Odd Nerdrum’s Crime and Refuge
he smell of leather is a deep luxury, like the slow appreciation of the nose of great bourbon, or the perfume of lavender drifting through a summer’s open window. Breathe it in and suddenly the world’s all beams of dusty light, attics and grandfathers, club sofas, pipes, horse saddles and new car seats – these dreamlike images inspired by that rich, spicy scent.
When the vibrating numbers in my computer’s bank records reach high enough that I can be careless, I order fine leather-bound facsimiles of alchemical texts from an antiquarian bookbinder in Glasgow.
When they arrive in my hands from the delivery man, I imagine the journey across the ocean, thrown into the hold of some shining airbus with a thousand other gifts and necessities, wrapped within brown boxes. I wonder if the smell that awaits me has reached out somehow through the binding bubble wrap to those anonymous companion parcels, subtly flavoring their crisp cardboard smell with just a hint of leather, sharing, like some beautiful secret, a hint of its perfume.
When I cut the tape and crack the lid, I pause, always, breathing in fully the scent of pleasure.
So when a box addressed to me arrived without warning from the always smiling, always jogging Fed-ex man who ran from and to his van with the urgency of a man on a hundred missions, thrusting into my open hands this strange delivery, there was a moment of bewilderment and wonder, like a child on Christmas morning… And then I remembered the treat almost as satisfying as my alchemical habit – the advance copy of the new Nerdrum.
I bring the box inside onto my red rug, and, with the scissors’ bare blade, I slice through the plastic tape. Reminded of my Scottish packages and their fresh alchemical leather, I pause when I lift the lid to breathe the air inside as I would a whisky, and there’s a potent scent, not of leather this time, but of fresh, brand new ink and glue, the bright pragmatic smells of the printer’s press, pigments and machines. There it is, this new work carried from Nerdrum’s hands to mine: a thick, black, gothic slab of a book, nakedly bound with sewn folios open on the spine, as if the work within were stripped of hard-covered pretense or armor; its secrets bared.
Emerging from the shadowy cover, there’s a man’s waxen face upraised, eyes closed, a figure lost in some dark, dry mythology. This waking Tussaud’s head gasping for air, suffocated by aridity, might be breathing in a distant wisp of the strong scent of newness I inhale, the smell of something powerful. And beneath him the title tells the bared secret, in a quiet grey and beige typography: Crime and Refuge.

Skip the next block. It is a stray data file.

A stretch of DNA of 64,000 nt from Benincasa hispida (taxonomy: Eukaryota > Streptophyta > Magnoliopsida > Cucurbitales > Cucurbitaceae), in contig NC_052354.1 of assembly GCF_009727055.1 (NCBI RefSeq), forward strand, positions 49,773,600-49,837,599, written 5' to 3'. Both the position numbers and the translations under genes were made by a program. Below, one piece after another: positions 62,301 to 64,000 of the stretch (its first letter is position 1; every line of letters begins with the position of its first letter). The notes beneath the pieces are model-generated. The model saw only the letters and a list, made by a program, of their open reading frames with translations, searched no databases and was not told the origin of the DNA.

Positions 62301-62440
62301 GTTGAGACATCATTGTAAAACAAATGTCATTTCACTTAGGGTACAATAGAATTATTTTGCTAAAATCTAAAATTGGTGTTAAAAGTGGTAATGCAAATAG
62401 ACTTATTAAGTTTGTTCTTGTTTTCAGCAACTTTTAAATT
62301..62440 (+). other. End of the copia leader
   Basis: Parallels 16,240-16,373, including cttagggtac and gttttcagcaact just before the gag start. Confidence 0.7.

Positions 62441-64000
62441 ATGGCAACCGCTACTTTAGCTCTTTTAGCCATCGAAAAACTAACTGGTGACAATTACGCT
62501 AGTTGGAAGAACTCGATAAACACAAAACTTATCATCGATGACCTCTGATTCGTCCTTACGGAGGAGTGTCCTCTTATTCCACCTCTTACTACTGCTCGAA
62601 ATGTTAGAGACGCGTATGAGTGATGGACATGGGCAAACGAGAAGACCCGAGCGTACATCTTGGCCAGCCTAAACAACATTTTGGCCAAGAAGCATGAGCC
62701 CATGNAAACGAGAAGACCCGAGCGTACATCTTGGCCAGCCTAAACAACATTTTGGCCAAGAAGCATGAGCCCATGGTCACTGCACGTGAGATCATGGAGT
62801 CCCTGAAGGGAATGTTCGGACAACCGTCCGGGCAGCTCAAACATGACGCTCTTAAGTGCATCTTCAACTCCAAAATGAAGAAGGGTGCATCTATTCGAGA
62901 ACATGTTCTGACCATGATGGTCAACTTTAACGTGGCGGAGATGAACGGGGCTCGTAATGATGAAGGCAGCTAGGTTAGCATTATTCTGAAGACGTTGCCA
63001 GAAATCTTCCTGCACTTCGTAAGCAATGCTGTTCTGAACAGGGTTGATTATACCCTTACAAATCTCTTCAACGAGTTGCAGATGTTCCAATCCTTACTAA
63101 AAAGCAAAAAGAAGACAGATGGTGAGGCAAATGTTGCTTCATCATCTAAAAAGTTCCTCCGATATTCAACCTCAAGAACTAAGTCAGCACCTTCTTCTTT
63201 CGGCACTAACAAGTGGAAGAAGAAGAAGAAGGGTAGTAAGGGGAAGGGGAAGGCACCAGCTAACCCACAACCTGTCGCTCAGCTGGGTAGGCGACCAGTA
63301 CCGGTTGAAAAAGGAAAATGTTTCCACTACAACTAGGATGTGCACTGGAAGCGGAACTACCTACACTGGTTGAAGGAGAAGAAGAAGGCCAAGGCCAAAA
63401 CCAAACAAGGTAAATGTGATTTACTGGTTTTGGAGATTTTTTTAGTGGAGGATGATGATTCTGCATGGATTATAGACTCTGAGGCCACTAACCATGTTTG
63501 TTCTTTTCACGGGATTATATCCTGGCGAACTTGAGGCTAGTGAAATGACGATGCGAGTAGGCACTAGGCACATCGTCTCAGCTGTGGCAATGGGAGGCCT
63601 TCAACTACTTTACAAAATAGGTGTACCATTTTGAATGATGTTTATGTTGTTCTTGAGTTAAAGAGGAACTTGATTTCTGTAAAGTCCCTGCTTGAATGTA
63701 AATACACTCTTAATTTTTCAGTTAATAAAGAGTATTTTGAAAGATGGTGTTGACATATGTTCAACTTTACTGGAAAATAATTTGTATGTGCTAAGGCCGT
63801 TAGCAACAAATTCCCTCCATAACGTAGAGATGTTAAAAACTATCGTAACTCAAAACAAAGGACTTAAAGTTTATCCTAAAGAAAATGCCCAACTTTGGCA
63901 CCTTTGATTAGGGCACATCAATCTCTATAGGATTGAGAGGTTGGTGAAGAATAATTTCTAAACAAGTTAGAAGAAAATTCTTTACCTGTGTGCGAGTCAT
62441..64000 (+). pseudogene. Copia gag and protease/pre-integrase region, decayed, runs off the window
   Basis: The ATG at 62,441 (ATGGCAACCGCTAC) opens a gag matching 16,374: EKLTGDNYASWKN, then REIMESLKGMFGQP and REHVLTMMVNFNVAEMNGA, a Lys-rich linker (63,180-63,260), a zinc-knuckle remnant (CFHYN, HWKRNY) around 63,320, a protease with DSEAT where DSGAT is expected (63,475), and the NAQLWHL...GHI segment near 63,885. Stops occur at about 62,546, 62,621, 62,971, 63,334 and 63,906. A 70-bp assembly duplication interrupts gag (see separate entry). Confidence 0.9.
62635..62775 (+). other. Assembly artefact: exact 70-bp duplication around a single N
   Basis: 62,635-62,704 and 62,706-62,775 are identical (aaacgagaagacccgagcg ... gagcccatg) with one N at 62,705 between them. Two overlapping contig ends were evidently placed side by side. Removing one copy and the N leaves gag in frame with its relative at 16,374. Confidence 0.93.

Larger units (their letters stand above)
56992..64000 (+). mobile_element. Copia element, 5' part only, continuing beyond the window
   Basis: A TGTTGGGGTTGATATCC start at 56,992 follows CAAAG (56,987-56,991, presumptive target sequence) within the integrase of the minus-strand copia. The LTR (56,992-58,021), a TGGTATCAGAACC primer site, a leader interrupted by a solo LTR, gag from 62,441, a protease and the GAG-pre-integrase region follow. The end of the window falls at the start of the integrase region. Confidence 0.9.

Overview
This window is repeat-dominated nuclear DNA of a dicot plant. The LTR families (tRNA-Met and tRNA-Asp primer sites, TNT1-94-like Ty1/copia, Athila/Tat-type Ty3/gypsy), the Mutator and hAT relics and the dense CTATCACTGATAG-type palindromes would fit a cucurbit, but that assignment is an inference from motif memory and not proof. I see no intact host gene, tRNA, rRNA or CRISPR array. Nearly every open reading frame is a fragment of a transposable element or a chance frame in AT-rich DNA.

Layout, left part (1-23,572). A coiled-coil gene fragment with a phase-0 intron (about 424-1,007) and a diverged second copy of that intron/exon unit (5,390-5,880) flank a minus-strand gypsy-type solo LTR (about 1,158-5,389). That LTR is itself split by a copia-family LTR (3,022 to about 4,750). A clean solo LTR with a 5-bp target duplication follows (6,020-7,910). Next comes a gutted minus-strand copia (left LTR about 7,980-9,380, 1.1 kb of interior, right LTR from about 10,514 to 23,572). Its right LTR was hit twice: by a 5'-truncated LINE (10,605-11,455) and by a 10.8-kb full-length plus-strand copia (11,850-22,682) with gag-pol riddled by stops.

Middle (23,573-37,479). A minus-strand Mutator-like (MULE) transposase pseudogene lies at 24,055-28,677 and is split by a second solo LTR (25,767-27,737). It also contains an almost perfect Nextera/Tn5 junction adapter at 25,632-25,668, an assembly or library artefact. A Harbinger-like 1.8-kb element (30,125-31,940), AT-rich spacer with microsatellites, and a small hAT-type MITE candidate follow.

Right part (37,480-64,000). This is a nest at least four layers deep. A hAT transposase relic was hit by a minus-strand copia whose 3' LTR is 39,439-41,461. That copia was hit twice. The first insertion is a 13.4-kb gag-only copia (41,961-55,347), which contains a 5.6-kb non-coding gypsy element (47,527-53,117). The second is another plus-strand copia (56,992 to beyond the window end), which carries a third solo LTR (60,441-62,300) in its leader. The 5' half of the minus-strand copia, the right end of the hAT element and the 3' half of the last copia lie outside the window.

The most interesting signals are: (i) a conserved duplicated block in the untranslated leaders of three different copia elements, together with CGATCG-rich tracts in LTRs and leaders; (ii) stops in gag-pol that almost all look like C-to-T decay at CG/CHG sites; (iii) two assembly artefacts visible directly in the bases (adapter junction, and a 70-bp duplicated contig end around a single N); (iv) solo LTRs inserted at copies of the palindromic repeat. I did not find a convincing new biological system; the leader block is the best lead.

And though I attempt to flip through these black pages for a quick first impression, I am defeated by all these new sensations, leaf by leaf, each sheet presenting new worlds to explore, rich with lush imagery and all the weird wonders of Odd’s imagination.
Scattered among the new are some of Odd’s now notorious re-paintings of doomed masterpieces referred to in the foreword by writer and released prisoner, Gregory David Roberts as “rain paintings.” Referring to the ever-experimenting Leonardo, in these works the alchemical mixture of the maestro’s medium failed to keep it’s pigment-loaded grip on linen’s tooth, and as a result, rich textures carefully shaped by brush and knife slipped and slid down stretched sheets, like water off a window, requiring the replacement of those masterworks, rendering “new” old.
Setting down that book (old now, battered, thumbed and torn) beside this brand new, black-bound, Crime and Refuge, makes me think of Nerdrum then and Nerdrum now, reminding me of how the memories of those paintings were burned into my mind to be recalled like comrades from a fight in an old war, how these new versions of them feel strangely familiar, but invoke the spirit of the memory of that first sight. Seeing them bound into this new book, I remember the first shock of seeing the replacements at the Forum, unaware of the slippery disaster that had fallen over those old soldiers. It felt like meeting the children of an old friend: they were like and yet unlike their parents, with their own lives and journeys.